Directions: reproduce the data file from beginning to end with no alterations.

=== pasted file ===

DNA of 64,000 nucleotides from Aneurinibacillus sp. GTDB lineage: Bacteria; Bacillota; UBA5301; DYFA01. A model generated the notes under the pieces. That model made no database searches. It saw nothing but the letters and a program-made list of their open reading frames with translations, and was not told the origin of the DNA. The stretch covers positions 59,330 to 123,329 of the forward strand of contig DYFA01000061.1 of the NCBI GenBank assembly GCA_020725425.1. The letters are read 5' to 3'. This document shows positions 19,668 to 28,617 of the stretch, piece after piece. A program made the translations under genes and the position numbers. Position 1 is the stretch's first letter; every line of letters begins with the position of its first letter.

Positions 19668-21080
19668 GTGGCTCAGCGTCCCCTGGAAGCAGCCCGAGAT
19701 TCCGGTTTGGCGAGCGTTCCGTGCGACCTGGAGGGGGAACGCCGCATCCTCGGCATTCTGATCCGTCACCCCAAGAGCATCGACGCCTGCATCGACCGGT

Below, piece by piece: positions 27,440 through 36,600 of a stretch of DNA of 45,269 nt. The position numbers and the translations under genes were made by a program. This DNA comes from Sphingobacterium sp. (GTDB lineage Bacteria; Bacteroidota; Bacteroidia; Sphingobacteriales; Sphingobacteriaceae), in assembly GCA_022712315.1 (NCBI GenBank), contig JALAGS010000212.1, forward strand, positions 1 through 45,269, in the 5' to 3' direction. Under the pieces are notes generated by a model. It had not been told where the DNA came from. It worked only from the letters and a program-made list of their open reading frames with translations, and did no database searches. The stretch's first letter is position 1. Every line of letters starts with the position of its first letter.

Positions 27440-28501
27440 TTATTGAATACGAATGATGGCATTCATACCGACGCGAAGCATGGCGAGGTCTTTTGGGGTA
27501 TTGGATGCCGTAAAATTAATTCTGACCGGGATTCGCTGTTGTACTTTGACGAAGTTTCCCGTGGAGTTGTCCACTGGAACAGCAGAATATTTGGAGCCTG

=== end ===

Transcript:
DNA of 64,000 nucleotides from Aneurinibacillus sp. GTDB lineage: Bacteria; Bacillota; UBA5301; DYFA01. A model generated the notes under the pieces. That model made no database searches. It saw nothing but the letters and a program-made list of their open reading frames with translations, and was not told the origin of the DNA. The stretch covers positions 59,330 to 123,329 of the forward strand of contig DYFA01000061.1 of the NCBI GenBank assembly GCA_020725425.1. The letters are read 5' to 3'. This document shows positions 19,668 to 28,617 of the stretch, piece after piece. A program made the translations under genes and the position numbers. Position 1 is the stretch's first letter; every line of letters begins with the position of its first letter.

Positions 19668-21080
19668 GTGGCTCAGCGTCCCCTGGAAGCAGCCCGAGAT
19701 TCCGGTTTGGCGAGCGTTCCGTGCGACCTGGAGGGGGAACGCCGCATCCTCGGCATTCTGATCCGTCACCCCAAGAGCATCGACGCCTGCATCGACCGGT

Below, piece by piece: positions 27,440 through 36,600 of a stretch of DNA of 45,269 nt. The position numbers and the translations under genes were made by a program. This DNA comes from Sphingobacterium sp. (GTDB lineage Bacteria; Bacteroidota; Bacteroidia; Sphingobacteriales; Sphingobacteriaceae), in assembly GCA_022712315.1 (NCBI GenBank), contig JALAGS010000212.1, forward strand, positions 1 through 45,269, in the 5' to 3' direction. Under the pieces are notes generated by a model. It had not been told where the DNA came from. It worked only from the letters and a program-made list of their open reading frames with translations, and did no database searches. The stretch's first letter is position 1. Every line of letters starts with the position of its first letter.

Positions 27440-28501
27440 TTATTGAATACGAATGATGGCATTCATACCGACGCGAAGCATGGCGAGGTCTTTTGGGGTA
27501 TTGGATGCCGTAAAATTAATTCTGACCGGGATTCGCTGTTGTACTTTGACGAAGTTTCCCGTGGAGTTGTCCACTGGAACAGCAGAATATTTGGAGCCTG